You walk in, order a pizza and get a freshly cooked pizza to go in two minutes or it's free. Not a pizza that "finished" cooking 20 minutes ago, but a fresh pie. Well Tom, how do you do it? Magic Pizzas? Well, maybe not magic pizzas, more like some James Bond gadgetry. I tried and tried to get him to give up the secrets, but Tom held on to most of them as if they were an Australian football and this was the Big Game. I suppose it is. Eventually I pieced together how they do it.
Borrowing from principals used in baking bread, they found a method to overcome the way pizza deteriorates when held in a holding cabinet or under a heating lamp. When bread comes out of the oven, it is placed on a shelf and continues to cook internally for 20 to 30 minutes. When a pizza comes out of the oven it continues to cook internally for only about two minutes. What they did was develop a secondary cooking unit that slows down the last 10 percent of a pizza's cooktime so that it takes 30 minutes to cook to 100 percent done. Even straight out of the oven at only 90 percent done a pizza is edible and probably couldn't be distinguished from one cooked to 98 percent done. So there was the first stage.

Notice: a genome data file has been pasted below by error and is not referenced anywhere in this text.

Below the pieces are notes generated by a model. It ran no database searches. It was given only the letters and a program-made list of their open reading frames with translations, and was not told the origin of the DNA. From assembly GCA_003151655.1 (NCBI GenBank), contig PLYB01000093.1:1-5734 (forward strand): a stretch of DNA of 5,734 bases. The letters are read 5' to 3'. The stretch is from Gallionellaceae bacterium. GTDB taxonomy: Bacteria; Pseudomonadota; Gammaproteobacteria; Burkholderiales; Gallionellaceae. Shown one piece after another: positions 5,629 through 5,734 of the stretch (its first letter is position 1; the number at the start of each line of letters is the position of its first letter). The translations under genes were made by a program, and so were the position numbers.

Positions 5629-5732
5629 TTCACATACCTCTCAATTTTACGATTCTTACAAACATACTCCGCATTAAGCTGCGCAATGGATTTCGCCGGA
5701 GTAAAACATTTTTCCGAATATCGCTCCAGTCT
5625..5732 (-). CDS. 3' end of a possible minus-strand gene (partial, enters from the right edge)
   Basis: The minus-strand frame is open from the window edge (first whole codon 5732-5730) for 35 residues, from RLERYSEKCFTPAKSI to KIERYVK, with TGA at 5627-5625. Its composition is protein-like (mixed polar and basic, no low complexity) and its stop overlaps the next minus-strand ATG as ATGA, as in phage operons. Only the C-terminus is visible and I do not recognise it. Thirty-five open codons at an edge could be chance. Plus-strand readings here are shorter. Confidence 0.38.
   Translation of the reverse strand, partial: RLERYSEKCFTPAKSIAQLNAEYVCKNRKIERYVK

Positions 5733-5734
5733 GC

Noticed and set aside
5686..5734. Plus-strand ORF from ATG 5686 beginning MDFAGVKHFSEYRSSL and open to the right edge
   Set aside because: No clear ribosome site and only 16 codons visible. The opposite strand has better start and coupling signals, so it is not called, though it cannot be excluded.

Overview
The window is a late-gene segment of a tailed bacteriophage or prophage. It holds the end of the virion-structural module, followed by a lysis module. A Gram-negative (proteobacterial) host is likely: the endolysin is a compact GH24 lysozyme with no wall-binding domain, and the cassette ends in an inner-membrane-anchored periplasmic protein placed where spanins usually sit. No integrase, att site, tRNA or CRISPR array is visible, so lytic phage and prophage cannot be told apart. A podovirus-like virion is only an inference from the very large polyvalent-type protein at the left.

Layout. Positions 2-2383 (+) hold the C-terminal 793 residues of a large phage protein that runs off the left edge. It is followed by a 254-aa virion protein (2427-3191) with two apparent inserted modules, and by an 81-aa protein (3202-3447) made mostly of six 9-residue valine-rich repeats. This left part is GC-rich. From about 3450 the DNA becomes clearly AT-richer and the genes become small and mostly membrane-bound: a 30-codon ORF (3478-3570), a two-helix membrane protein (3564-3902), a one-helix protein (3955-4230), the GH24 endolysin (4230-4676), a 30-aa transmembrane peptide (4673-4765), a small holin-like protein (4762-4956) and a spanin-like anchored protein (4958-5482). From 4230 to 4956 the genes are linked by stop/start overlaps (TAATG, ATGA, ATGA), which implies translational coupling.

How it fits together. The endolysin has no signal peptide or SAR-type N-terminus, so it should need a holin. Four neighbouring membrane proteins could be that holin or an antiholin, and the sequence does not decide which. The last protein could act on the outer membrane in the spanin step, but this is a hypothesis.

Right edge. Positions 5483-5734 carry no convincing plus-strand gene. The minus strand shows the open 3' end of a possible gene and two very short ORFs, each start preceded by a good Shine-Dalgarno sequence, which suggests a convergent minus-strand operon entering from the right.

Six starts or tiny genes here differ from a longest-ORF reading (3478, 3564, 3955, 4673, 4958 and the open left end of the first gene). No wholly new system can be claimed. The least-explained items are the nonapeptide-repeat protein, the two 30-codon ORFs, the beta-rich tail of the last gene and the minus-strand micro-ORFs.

The second stage of development was determining what product could be cooked in this manner. This also took two years of development. "We had to match the product with the hardware at the store level," Tom said. "We only offer large pizzas in deep pans for the two minute guarantee and only offer whole pies with limited toppings. We can do others though. Operationally, we also found that we needed one person to place the pies in the Eagle Express unit and monitor and sell the product. Even though our research shows pies stored in the Eagle Express have great quality even after 40 minutes, we still remove pizzas once they have been in there 30 minutes. The last stage of development, and the one we are at now, deals with marketing. Not only is it necessary to tell customers about the product, we have to prove the product. We said, 'It's two minutes or it's free.' There's the challenge."
As far as the unit, it is a combination of an oven and a holding cabinet, but more of an oven because it does cook. The shelves inside the unit can be either glass or stainless steel. It's not a single unit that does all of the cooking, so a regular oven is needed with this equipment. Like I said, I tried and tried to find out who the electronics manufacturer was that made the hardware, but Tom was unrelenting.
"Right now we have branding rights to Eagle Express," Tom said. "We expect that someone will get their hands on one before too long and will replicate the electronics, but it will still take a couple of years to match the product to the technology."